Home | Battles | Cemeteries | Descendants | Find A Soldier | Towns | Units | Site Map
Spooner, Alonzo Harrison
Age: 18, credited to Bethel, VT
Unit(s): 16th VT INF
Service: enl 8/26/62, m/i 10/23/62, Pvt, Co. A, 16th VT INF, m/o 8/10/63
See Legend for expansion of abbreviationsVITALS
Birth: 10/22/1844, Bethel, VT
Burial: Fairview Cemetery, Bethel, VT
Marker/Plot: Not recorded
Gravestone researcher/photographer: Joie Finley Morris +
Findagrave Memorial #: 0
(There may be a Findagrave Memorial, but we have not recorded it)
Alias?: None noted
Pension?: Yes, 4/5/1877
College?: Not Found
Veterans Home?: Not Found
(If there are state digraphs above, this soldier spent some time in a state or national soldiers' home in that state after the war)
Great Grandfather of Sheila Preston Welch, Jacksonville, FL
(Are you a descendant, but not listed? Register today)
Fairview Cemetery, Bethel, VT
Check the cemetery for location/directions and other veterans who may be buried there.
Death of Alonzo H. Spooner
Alonzo H. Spooner passed away at the home of Mrs. Merrill Porter in Royalton, Feb. 7. Mrs. Spooner died last March and Mrs. Porter has cared for Mr. Spooner since that time.
Funeral services were held Feb. 9 at the Bethel village Methodist church, of which he had been one of the most prominent members. Rev. J. W. Miller officiated.
He is survived by these children: - Albert Spooner, Sherman Spooner, Mrs. William Kendall and Mrs. Minnie Hall of Randolph and Leslie Spooner of Bethel.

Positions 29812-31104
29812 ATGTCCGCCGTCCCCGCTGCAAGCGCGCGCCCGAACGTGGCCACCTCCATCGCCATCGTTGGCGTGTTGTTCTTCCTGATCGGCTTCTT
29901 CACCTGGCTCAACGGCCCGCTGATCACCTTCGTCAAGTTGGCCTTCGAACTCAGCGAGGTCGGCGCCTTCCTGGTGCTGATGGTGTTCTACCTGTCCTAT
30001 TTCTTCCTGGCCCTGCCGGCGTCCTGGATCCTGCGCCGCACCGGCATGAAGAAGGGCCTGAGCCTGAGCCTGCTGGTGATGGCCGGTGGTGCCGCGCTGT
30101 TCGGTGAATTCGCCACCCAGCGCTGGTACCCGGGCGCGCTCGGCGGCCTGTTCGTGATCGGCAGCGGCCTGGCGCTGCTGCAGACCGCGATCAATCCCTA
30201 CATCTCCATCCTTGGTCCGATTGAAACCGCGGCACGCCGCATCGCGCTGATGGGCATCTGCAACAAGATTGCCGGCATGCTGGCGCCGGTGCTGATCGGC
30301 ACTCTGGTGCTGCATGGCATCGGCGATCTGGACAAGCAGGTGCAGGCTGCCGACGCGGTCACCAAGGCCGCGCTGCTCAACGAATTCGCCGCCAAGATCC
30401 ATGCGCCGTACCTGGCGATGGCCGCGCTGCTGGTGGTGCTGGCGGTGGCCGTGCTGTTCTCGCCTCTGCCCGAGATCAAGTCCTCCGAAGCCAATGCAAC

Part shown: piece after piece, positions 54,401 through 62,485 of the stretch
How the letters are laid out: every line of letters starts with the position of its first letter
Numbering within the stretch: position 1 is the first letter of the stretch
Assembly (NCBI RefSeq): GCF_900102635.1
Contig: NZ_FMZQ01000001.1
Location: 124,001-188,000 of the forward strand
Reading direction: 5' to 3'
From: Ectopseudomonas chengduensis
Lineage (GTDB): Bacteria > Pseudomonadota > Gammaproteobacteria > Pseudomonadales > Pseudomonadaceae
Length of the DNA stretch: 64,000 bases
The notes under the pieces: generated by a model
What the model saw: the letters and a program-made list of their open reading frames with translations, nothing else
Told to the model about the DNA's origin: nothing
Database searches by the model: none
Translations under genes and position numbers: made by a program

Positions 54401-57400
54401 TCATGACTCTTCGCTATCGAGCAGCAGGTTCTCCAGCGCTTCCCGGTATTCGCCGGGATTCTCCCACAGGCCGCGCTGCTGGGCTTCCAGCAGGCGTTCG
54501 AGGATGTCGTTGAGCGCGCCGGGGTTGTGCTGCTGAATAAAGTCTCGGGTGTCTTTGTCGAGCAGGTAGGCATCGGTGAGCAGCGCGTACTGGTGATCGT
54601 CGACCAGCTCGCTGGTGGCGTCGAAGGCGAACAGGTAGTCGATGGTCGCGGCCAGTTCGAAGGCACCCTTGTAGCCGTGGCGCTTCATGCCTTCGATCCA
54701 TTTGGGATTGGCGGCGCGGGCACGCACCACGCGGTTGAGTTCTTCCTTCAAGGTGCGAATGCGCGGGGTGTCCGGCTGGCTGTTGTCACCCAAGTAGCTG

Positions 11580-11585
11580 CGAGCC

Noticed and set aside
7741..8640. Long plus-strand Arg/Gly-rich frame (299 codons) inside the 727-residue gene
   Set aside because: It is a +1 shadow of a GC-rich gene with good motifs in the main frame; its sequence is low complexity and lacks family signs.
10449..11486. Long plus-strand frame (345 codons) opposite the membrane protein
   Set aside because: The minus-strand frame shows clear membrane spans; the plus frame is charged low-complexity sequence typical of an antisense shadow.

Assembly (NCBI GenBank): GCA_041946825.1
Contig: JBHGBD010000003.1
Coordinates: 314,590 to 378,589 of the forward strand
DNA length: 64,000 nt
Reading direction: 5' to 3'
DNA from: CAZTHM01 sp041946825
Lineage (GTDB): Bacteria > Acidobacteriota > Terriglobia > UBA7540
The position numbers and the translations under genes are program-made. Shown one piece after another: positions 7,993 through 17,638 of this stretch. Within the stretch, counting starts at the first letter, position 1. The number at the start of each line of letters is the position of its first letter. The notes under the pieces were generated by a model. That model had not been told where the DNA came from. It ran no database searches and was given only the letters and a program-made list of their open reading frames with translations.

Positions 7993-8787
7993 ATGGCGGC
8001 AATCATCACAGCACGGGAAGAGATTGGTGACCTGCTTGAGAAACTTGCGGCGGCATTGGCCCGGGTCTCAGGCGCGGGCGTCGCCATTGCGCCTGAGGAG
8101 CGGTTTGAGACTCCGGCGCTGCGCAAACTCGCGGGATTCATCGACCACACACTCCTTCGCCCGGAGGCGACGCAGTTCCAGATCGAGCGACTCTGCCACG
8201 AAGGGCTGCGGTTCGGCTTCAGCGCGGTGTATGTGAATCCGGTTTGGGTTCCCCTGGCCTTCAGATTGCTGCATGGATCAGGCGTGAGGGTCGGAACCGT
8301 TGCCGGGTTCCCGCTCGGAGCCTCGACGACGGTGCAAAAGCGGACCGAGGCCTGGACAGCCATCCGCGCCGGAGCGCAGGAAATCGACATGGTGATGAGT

The deceased was born in Middlebury, Oct. 22, 1845, the oldest son of Alden and Louisa (Sargent) Spooner. He enlisted Aug. 26, 1862, as a member of Co. A, 16th regiment of Vermont Infantry, and was mustered out Aug. 10, 1863. The first part of his service was in Virginia but he took part in the hurried march in 1863 to the Gettysburg battle field and was in that engagement. On the way home for discharge his regiment found itself in New York city then seething with so-called "draft riots" and the regiment volunteered for police duty. They camped on the Battery lying on their arms ready for any emergency. But there were no further disturbances and the regiment went on its way to Brattleboro, where they were discharged.
Mr. Spooner was married four times. In early life he settled in the west part of the town near the Rix farm. He also lived in Granville. In 1889 he bought the Clark Shipman farm in the northeast part of the town and lived here until after the death of his wife in 1924.
Source: Herald and News, Randolph, February 12, 1925
Courtesy of Tom Boudreau.